Seasons of the Moon - Cheshvan 5758

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Seasons of the Moon

The Month of Cheshvan 5758
Cheshvan 5758 / 1 - 30 November 1997

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Akrav / Scorpio | Dunno Much About History | The Blue And The White


Akrav / Scorpio

Akrav/Scorpio is a water sign. It's the time of year when rain is plentiful: The month of Cheshvan is associated with the great flood, when water destroyed the earth.

For this reason, it is called "MarCheshvan," or "bitter Cheshvan." Another reason for the "bitterness" of Cheshvan: It has no Yom Tov, no festival of its own.

Really, there should have been a festival to inaugurate the First Temple, which Shlomo Hamelech (King Solomon) completed during Cheshvan after seven years of building. However, Hashem did not command its inauguration until the following Tishrei - twelve months later.

But Mar-Cheshvan will eventually lose its bitterness, because it is in the month of Cheshvan that the third, and final, Beis Hamikdash (Holy Temple) will be inaugurated.

In a way, Cheshvan is a parable for the entire history of the Jewish People. When we look at our history, it seems fraught with bitterness, rejection and hardship. But in the end, the bitter sting of the scorpion will be transformed to the greatest sweetness when all the nations will come to realize who the Jewish People are and who they have always been.

Dunno Much About History

Louis XIV once asked Pascal for one single piece of evidence for the existence of G-d. Pascal replied with four words: "The Jews, Your Majesty."

It doesn't take the vision of a prophet to recognize that the continued existence of the Jewish people in a hostile world - "a lamb amongst seventy wolves" - is a unique puzzle that demands a solution.

Historians find themselves at a loss to explain Jewish continuity. Why should a small tribe from the eastern end of the Mediterranean Sea have survived and prospered through two thousand years of both oppression and assimilation?

No historical theory has given a satisfactory explanation why only the Jewish People have outlived the Persian, the Babylonian, the Greek and the Roman nations. As Mark Twain once wrote "The Jew saw them all, beat them all, and he is today what he was then…Everyone is mortal in this world, except the Jew…What is the secret of his eternity?"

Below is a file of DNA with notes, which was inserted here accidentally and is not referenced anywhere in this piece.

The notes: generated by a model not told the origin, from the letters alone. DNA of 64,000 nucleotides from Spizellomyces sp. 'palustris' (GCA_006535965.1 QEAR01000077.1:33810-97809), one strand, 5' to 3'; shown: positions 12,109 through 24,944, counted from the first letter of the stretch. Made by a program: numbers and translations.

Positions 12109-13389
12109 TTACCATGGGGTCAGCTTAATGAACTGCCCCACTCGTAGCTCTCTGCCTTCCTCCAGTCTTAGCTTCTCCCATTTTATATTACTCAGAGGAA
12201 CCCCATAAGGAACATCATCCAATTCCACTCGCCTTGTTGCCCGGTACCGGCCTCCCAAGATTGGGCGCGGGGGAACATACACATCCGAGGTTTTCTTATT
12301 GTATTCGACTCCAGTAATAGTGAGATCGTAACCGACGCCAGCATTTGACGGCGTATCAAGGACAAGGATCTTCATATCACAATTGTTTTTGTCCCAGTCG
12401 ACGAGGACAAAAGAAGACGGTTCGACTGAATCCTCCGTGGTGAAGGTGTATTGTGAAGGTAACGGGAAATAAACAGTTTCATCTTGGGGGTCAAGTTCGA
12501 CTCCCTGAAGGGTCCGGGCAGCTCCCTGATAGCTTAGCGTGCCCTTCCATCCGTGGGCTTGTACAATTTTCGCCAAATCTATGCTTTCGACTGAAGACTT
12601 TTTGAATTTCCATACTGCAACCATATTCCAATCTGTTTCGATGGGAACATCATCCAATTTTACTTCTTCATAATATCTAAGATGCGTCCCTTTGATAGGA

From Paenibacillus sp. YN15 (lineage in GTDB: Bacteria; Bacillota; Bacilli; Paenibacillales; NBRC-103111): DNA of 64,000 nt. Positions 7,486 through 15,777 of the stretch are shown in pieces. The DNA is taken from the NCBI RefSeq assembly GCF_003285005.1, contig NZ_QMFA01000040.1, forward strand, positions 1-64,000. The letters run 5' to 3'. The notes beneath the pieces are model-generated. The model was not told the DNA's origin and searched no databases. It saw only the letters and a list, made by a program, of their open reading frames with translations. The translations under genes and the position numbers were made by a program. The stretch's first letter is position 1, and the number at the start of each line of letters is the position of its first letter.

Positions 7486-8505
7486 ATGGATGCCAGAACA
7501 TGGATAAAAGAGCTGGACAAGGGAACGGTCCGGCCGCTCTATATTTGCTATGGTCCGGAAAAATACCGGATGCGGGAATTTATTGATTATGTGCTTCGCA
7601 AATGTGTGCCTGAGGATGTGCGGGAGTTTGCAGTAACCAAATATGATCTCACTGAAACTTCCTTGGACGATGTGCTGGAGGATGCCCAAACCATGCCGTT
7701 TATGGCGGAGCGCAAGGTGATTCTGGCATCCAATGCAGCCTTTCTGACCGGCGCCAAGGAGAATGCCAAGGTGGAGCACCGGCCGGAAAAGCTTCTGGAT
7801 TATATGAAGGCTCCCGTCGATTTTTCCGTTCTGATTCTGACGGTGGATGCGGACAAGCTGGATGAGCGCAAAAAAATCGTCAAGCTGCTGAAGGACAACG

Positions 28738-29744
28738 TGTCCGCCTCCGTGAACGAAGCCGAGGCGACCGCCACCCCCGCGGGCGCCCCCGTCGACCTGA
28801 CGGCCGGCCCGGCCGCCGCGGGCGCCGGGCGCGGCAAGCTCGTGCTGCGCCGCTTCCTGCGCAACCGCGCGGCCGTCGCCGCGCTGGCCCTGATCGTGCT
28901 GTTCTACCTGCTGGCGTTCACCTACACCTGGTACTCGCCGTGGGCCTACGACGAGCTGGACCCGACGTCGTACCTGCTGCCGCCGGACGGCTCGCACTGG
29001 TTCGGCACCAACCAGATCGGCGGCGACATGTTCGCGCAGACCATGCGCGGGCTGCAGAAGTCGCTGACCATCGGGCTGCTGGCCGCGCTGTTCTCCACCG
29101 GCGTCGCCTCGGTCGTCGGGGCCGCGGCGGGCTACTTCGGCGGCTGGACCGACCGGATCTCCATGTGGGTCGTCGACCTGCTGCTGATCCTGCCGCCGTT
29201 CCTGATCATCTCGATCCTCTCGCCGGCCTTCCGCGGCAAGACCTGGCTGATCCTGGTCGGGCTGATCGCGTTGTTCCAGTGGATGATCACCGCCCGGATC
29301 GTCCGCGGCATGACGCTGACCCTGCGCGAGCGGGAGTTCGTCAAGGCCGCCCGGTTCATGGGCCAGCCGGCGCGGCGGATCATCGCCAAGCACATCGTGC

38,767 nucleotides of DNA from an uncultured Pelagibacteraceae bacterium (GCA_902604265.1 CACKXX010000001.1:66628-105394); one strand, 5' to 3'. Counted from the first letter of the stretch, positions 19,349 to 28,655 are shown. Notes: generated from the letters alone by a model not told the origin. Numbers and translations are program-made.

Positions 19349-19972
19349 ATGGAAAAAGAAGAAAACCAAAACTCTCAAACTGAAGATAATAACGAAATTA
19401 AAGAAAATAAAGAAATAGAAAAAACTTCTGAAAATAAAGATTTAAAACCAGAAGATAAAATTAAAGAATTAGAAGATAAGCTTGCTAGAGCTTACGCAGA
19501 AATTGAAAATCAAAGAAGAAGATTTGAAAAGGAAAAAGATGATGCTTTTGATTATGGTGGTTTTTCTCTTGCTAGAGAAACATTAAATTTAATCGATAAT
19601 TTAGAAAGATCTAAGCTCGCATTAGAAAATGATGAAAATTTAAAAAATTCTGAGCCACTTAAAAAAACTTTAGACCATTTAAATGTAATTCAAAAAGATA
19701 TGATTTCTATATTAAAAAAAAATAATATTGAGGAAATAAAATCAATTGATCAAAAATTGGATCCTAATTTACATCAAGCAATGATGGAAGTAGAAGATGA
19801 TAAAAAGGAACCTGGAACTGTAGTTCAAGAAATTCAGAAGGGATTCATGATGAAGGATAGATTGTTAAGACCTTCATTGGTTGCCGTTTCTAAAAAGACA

Arnold Toynbee (1889-1975) called the Jewish People "the fossils of history." Toynbee perhaps believed that he could, like the proverbial monkey covering his eyes, commit the Jewish People to a historical "Jurassic Park."

Paul Johnson, at the end of his "A History of the Jews," fares little better. Johnson comes within a hairsbreadth of admitting that the "non-historical history" of the Jews bespeaks a Divine Historian. However, with his professional credibility on the line, he retreats, writing: "The Jews believed they were a special people with such unanimity and passion, and over so long a span, that they became one."

Didn't the British, the Nazis, the Parthians, the Babylonians et al. also believe they were "the Chosen People?" You can believe what you like, but that won't change reality. You can believe with all your heart you're a Martian, but I doubt that you will turn green and sprout antennae.


How was the world created?

When Hashem created the world, He didn't create it as a vast expanse of existence all at once. Rather, He created a single point, and from there, He drew out the entire universe.

We know where that place, that first point, is. It's about a mile from where I'm writing this. Behind the Kotel, the "Western/Wailing Wall," on a hill where now sits a Mosque, there is a stone. That stone is called the Even Shesia - literally the Foundation Stone.

From that stone the entire Universe was drawn out. In other words, when Hashem created the world, there was a single point of contact between the world above and this world.

The site of that stone was the place where Hashem tested Abraham by commanding him to bring up his son Isaac as a sacrifice; that stone is the site where Jacob dreamed of a ladder connecting Heaven and Earth and angels going up and down on it.

Around that stone stood the two Holy Temples. In the first Temple, the Holy Ark sat on top of that Foundation Stone, and around it was the Holy of Holies; around the Holy of Holies was the Sanctuary; around the Sanctuary was the Courtyard of the Temple; around that was Jerusalem; and around Jerusalem - the universe.

And it is around that stone that we long to see the Third and final Temple inaugurated in the month of Cheshvan.

Connecting Worlds